Publication Forensic Skeleton Resurrection

In the case study, “Dem Bones: Forensic Resurrection of a Skeleton”, a forensic anthropologist is called out to a crime scene. The forensic anthropologist is “Professor Thomas McCune who specialized in human remains and at the crime scene, he has presented a human femur, which was dug up by a dog” (Bruce 1). He was later shown that the rest of the body had been buried in a shallow grave that had been there for some time. They together tried to search for any kinds of disturbances in the area that could have any clues like clothing.

However, Tom would now have to sift the ground for additional clues and try to determine the age and sex of the individual and look for signs of trauma by looking at the bones. Tom is a forensic anthropologist which is under biological anthropology.

Biological anthropology is the study of humans as biological organisms. More specifically, forensic anthropology is the “study of is the analysis of biological and cultural remains for legal purposes” (Haviland 8).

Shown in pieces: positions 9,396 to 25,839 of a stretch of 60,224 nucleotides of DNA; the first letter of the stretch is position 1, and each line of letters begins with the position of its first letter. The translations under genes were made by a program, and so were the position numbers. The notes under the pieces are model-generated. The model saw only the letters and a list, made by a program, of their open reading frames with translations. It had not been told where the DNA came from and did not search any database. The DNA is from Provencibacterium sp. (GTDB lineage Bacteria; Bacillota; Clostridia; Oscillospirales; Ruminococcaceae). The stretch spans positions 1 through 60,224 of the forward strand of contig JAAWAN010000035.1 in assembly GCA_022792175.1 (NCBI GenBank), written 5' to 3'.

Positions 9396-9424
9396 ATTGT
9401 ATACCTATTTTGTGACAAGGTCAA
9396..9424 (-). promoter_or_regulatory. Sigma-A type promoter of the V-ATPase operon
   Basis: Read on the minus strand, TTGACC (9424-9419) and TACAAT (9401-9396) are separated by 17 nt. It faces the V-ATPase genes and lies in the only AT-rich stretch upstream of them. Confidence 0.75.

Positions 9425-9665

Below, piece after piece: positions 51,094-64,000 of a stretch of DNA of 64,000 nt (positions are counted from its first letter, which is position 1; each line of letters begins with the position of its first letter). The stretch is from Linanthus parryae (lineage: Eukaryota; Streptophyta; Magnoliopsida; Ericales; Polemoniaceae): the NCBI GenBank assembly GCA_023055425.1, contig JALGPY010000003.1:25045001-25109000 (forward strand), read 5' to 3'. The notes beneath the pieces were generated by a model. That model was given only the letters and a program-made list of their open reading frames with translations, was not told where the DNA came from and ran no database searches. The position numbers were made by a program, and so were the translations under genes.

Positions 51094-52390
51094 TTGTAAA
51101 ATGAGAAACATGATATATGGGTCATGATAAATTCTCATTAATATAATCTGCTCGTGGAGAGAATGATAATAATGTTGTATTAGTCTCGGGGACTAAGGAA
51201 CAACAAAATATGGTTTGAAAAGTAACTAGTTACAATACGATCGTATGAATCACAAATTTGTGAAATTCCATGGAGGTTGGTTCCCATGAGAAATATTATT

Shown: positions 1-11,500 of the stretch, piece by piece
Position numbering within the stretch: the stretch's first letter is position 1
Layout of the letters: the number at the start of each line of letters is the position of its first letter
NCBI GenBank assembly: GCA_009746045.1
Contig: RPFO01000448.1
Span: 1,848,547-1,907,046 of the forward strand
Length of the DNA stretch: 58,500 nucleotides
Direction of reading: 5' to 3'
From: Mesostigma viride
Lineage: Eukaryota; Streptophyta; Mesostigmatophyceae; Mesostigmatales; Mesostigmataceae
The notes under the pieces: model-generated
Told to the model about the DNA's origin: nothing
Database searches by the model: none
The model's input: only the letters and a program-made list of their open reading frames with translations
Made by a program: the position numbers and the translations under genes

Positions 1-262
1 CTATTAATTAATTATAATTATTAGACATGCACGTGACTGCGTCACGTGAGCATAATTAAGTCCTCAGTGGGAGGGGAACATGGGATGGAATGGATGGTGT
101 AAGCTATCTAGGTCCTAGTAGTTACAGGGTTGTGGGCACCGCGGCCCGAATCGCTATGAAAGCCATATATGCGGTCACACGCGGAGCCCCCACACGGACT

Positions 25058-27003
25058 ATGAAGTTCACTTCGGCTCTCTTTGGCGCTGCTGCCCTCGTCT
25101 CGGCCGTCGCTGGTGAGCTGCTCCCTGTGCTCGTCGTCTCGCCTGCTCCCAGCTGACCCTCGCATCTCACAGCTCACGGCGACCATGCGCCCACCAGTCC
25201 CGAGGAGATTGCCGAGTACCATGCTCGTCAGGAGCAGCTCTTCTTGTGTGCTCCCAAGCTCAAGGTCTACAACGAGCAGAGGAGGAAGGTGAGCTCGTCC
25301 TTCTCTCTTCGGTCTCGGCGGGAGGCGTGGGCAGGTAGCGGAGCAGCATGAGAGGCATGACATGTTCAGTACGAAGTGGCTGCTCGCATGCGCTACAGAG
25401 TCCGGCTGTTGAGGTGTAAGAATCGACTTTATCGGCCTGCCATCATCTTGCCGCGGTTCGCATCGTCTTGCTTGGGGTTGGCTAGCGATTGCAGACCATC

This is extremely useful because forensic anthropologists can identify human remains and work with the police to help them understand different situations. In this case study, Tom is helping the police with a potential murder case in which the skeletal remains were the only evidence to go off of. He could “analyze the skeleton and identify the gender and the sex of it” (Bruce 2). This would give the police leads and further help the case. Forensic anthropologists have a multitude of uses in which law enforcement would call them for murder victims, missing people, or people who have died in disasters.

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They have also helped extremely in the “investigation of human rights abuses in all parts of the world by identifying the victims and recording their causes of death” (Haviland 4). A prominent individual in the forensic anthropology world is Clyde C. Snow. Haviland states, “Mr. Snow studied the remains of General George Custer and his men’s remains from the battlefield of Little Bighorn” (Haviland 9). He also went to Brazil and identified the Nazi war criminal, Josef Mengele, who escaped war crimes and presumed missing. He helps history have a closer look at the battle of Little Bighorn by studying the remains and helped the people be at ease knowing that a criminal finally came to his end. Medical anthropology gives helps with understanding the daily person’s health and what happened in their lives by studying their remains.

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Publication Forensic Skeleton Resurrection. (2022, Feb 09). Retrieved from

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